Also, it will be the ECB rather than the national supervising systems the one supervising and telling the big credit institutions of bailed out countries what to do. That would put the ECB on both sides of the table in the negotiation and monitoring of measures between the Troika and bailed out countries and banks.

There has also been much discussion around the stress tests the ECB is to set in motion before the starting up of the SSM. The ECB needs to set new and high standards for Euro zone banks if it wants markets to trust its supervising role at all, but it is uncertain how far it will go. For it will be ECB’s job to find a solution for those banks that reveal as unviable from the results of these stress tests. All this without counting on a single resolution fund or other automatic funds set for this purpose.

Besides, the ECB has been trying hard to get credit flowing towards companies in depressed economies, especially by maintaining really low interest rates consistently. However, now higher legal deposits might be required in order to limit some banks’ risk exposure. That will raise interest rates and restrict access to credit; creating conflicting priorities within the ECB as supervisor on one side and as central bank, responsible for credit flow on the other.

It all comes down to how hard the ECB has worked to ensure the survival of the Euro and the future of the European Union. A year and a half ago, Mario Draghi pledged to do whatever it took to save the euro, and that changed everything, for better and for worse. Perhaps it was the only way around the crisis of the single currency but it is futile to deny that this has compromised the ECB’s so called independence. If the point comes where the ECB has to honour its position as supervisor or defend the interest of the Union, one will wonder. Maybe the time has come for the ECB to step down as part of the Troika and concentrate on its new role.

More on the new SSM:
A measly triumph

Not Only the Swiss are Showing their True Colours

Le Pen, Farage and Wilders are ecstatic.

As the leaders of three of the biggest far-right eurosceptic parties in Europe they could not help congratulating themselves on the Swiss vote to impose quotas on immigration:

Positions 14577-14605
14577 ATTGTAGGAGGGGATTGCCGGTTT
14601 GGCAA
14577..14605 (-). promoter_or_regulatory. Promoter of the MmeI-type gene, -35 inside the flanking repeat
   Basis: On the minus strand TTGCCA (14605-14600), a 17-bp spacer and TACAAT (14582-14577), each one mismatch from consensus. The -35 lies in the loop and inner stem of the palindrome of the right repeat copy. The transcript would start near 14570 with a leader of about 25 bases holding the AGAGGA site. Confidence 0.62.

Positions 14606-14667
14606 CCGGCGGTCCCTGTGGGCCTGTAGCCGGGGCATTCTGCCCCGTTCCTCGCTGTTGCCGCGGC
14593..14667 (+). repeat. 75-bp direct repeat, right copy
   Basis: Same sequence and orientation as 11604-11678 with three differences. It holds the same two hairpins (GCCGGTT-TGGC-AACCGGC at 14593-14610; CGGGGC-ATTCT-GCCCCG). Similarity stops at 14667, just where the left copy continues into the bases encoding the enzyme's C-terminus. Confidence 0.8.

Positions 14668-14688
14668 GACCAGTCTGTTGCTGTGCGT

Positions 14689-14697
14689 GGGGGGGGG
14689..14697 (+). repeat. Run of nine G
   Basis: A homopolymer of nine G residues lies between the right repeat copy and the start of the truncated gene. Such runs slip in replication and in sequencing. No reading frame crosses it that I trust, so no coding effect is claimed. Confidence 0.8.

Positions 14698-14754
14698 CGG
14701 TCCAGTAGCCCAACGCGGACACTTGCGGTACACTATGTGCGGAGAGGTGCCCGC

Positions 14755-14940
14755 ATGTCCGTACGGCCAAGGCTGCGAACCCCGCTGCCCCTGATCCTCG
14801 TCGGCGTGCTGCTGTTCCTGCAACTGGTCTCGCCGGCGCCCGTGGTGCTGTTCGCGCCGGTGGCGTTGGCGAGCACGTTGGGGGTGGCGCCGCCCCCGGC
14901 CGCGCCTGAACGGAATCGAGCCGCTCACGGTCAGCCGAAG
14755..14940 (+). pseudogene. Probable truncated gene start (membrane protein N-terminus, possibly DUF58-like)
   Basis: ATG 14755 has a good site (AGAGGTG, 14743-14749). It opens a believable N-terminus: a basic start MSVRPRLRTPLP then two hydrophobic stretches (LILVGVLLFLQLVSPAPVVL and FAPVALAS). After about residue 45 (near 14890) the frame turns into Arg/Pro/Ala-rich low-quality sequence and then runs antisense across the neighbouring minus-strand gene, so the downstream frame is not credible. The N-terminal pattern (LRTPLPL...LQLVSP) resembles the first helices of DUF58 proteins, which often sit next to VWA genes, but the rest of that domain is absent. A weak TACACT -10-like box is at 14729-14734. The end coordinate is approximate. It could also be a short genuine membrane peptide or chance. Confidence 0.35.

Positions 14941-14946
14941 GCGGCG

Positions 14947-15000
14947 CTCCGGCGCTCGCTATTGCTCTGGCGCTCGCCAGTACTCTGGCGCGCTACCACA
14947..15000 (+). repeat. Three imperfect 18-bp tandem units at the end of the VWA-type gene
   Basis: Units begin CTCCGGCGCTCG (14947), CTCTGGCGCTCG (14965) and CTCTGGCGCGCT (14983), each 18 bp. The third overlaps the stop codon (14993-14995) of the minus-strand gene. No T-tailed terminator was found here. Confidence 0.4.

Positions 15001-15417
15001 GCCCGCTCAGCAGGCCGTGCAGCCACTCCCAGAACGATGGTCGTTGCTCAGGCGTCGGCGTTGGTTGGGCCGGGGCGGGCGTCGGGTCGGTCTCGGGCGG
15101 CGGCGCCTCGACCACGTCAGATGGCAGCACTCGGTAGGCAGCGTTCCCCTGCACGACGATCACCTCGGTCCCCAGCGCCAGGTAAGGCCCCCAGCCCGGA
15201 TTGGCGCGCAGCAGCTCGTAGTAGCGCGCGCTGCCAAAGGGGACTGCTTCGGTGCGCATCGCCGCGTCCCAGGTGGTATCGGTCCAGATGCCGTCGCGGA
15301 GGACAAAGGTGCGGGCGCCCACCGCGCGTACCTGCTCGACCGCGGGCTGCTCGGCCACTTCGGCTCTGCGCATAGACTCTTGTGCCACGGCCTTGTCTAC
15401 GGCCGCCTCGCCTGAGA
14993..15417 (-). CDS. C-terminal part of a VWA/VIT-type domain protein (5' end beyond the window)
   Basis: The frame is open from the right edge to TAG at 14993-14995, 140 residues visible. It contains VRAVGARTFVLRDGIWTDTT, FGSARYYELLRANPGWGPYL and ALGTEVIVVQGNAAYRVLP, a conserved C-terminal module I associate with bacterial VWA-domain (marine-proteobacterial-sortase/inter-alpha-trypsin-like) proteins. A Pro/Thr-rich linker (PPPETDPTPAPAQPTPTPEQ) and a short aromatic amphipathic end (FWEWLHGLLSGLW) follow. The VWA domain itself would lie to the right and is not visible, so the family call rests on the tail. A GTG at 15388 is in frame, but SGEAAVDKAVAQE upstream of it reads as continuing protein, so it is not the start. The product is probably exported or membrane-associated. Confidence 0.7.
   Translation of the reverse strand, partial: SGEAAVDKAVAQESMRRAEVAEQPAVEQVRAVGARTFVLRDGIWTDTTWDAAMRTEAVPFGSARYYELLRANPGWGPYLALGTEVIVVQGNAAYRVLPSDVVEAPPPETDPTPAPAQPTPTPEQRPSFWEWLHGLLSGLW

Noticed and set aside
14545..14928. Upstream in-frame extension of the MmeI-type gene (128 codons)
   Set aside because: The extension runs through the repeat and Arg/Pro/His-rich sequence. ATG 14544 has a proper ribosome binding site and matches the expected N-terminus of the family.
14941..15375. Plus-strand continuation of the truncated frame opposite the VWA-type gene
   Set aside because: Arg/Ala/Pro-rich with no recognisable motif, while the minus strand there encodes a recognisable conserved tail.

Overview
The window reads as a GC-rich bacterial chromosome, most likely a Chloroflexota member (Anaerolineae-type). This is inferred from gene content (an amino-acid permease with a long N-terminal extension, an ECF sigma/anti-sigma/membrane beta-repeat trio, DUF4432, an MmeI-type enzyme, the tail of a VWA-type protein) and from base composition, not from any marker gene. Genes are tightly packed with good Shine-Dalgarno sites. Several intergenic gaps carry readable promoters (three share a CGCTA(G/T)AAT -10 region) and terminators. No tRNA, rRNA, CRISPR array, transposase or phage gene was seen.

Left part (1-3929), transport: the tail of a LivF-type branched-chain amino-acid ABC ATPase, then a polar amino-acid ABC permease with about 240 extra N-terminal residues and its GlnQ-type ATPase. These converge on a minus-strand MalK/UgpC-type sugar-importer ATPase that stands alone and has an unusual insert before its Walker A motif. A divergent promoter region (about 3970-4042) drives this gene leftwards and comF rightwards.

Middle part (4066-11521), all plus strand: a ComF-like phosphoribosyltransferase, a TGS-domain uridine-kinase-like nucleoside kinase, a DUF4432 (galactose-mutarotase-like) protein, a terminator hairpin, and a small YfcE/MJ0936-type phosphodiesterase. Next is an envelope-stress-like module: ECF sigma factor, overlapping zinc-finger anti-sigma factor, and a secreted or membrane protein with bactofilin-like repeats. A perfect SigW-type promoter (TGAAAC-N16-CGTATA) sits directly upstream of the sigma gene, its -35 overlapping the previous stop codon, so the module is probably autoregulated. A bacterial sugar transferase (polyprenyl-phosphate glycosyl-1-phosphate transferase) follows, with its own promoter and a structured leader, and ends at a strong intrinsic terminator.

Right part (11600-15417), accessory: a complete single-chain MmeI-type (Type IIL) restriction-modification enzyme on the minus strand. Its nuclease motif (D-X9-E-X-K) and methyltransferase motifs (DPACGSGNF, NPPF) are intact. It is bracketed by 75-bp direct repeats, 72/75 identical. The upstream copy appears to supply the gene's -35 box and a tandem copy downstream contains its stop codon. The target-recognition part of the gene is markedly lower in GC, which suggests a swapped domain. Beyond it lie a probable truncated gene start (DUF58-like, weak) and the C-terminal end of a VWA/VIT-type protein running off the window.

“This is wonderful news for national sovereignty lovers throughout Europe,” said Nigel Farage, leader of UK’s Independence Party (UKIP). “A wise and strong Switzerland has stood up to the bullying and threats of the unelected bureaucrats of Brussels.”

The heir of France’s National Front (FN), Marine Le Pen thinks that “This Swiss victory will reinforce the will of the French people to stop mass immigration.”

Geert Wilders, head of Dutch Party of Freedom (PVV), sees eye to eye with Le Pen and tweeted: “Fantastic, what the Swiss can do, we can do too: cut immigration and leave the EU.”

You would think that as politicians who state again and again that they have nothing but people’s best interest at heart, this could not be good news to them. After all, nationals from their countries will have a harder time to get jobs in one of Europe’s most dynamic economies.

Instead they are treating the Swiss referendums as an early Saint Valentine’s gift. They see it as a thrust to their campaign to the European Parliament and you can be assured they will not mention the adverse effects the result of Sunday’s vote may have on Switzerland.

The EU-Swiss agreements, which include freedom of movement and access to European Single Market, operate on a “guillotine clause”. This means that the termination of one agreement means the automatic termination of all the others. It is worth noting that the EU is Switzerland’s largest trading partner and accounts for 60% of Switzerland’s exports.

Furthermore, a close observation on the results of the Swiss referendum paint a picture the anti-euro parties should not like.

Swiss Vote on Immigration

In this graphic*, Swiss cantons are represented by circles of different sizes proportionately to their population. Also, they are distributed vertically accordingly to the percentage of foreign population they have and horizontally according to the percentage of “Yes” vote that the anti immigration initiative got in the referendum.